We were back in the hotel by 3pm. Dad was spent. I took a moment to relax and then headed out on my own while he took a needed break. We are remarkably close to one of the main public libraries in Rome. I was keen to see it. Surely the Romans will have magnificent libraries? The exterior of the Biblioteca Nazionale is far from inspiring. It reminds me of ugly utilitarian soviet architecture. The inside, to my dismay, is a reflection of the outside. The librarians at the desk confiscated my driver’s license as payment for entry. A large open and commodious library full of arbrite desks, old CRT computer monitors, microfiche readers and row upon row of ancient card catalogs. In a city that has been the inspiration of the western world for centuries lies a library that is the antithesis of ispiration, institution. There were plenty of people studiously occupying the desks, bent over their laptops with piles of books scattered about them defying the sterility of their environment to rob them of their souls. I don’t want to talk about it any more; its too painful.
I wandered the streets of Rome after that to absorb all I could and let the rain rinse off what I’d just experienced. I found myself at the national museum. It was growing late so not worth the 13 euros to explore its interior but the courtyard alone was worth the visit. There are several dozen headless statues that I really wanted to stand behind and take a picture of my head on their marble bodies. Alas, I was alone. Another gorgeous fountain, this one complete with fish in its green ringed pool. Beautiful.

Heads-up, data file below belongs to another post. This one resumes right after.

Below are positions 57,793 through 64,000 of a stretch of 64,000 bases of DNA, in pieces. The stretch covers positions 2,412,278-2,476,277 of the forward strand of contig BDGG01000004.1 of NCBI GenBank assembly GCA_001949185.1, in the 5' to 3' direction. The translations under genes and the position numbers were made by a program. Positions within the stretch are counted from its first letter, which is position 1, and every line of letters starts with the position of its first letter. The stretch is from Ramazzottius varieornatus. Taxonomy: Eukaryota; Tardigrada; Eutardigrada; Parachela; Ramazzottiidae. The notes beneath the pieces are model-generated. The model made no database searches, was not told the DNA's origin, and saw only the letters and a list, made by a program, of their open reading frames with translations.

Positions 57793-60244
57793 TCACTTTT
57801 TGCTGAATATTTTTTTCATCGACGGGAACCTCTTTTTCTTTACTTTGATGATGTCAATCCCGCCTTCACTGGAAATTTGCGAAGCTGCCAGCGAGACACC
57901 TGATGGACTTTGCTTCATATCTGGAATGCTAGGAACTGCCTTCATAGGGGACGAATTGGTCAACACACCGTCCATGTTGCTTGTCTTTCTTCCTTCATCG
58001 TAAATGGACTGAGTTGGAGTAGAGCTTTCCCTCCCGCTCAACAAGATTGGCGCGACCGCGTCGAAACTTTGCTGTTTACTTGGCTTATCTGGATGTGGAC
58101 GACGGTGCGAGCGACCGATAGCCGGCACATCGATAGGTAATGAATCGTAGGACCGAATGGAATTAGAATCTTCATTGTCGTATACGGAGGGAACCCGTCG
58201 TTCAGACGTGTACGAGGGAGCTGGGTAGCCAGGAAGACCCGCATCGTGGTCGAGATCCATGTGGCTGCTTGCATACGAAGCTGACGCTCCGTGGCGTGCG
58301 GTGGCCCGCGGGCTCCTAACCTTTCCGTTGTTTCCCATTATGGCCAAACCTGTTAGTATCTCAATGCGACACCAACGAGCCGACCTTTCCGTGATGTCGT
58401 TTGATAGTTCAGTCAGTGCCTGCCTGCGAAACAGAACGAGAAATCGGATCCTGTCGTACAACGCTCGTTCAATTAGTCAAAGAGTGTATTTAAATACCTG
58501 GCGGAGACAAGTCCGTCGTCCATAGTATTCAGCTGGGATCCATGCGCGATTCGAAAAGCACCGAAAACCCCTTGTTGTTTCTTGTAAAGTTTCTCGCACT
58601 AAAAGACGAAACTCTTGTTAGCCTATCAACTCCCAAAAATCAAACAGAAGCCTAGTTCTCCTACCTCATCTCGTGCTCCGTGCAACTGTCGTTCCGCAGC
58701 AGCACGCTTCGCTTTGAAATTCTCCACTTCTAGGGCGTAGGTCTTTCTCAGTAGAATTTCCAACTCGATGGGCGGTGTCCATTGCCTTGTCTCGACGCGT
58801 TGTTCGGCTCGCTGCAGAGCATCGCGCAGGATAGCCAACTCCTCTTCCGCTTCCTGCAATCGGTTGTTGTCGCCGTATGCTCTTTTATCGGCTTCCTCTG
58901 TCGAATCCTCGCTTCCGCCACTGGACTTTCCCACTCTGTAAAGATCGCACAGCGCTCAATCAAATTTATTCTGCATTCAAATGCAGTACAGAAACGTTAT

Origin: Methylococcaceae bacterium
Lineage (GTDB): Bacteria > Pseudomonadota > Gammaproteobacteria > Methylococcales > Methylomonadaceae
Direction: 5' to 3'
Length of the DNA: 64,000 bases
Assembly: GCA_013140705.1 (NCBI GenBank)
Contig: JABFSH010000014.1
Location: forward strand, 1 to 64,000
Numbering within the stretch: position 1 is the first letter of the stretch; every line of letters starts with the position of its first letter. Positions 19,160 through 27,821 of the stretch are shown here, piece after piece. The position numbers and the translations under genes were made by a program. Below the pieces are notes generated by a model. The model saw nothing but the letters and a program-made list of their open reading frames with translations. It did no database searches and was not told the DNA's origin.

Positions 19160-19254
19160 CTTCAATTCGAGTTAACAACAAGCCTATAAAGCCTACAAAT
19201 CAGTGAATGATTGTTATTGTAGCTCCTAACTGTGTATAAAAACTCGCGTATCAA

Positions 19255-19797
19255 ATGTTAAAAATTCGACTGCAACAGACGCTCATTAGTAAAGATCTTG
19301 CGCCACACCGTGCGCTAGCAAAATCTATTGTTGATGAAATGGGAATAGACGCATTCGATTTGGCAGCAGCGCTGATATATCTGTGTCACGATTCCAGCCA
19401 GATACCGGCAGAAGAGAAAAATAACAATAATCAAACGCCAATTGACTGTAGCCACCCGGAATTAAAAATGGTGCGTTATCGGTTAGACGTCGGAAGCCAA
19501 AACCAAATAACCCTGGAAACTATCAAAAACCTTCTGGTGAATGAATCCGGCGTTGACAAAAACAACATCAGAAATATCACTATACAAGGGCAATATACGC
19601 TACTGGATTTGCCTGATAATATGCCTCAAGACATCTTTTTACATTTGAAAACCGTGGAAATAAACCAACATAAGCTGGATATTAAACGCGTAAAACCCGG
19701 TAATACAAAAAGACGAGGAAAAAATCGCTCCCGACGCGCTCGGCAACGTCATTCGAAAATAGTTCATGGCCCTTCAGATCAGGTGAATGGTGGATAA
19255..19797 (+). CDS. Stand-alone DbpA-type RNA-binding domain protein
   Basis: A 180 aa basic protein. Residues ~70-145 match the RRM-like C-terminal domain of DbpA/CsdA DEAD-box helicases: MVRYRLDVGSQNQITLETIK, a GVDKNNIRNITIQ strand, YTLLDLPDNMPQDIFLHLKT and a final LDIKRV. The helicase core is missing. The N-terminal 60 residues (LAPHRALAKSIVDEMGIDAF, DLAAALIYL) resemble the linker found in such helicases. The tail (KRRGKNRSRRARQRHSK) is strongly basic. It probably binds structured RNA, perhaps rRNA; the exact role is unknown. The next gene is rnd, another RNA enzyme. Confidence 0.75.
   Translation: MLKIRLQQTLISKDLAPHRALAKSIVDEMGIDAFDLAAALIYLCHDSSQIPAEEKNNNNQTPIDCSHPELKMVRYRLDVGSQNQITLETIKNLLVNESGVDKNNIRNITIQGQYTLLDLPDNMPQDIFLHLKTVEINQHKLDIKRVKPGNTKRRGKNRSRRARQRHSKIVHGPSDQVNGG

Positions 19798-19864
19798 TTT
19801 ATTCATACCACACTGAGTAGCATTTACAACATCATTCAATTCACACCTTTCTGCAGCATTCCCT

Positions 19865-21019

We ate dinner at a table on the bustling streets after a stroll through Rome’s famous shopping district. The food was okay but not up to the standard we have already come to expect. When eating a meal on the corniche in Muscat with the family I told the kids to take a deep breath and let the place sink in. “You are making a memory” I said. I hope that memory lasts for them and this one for me.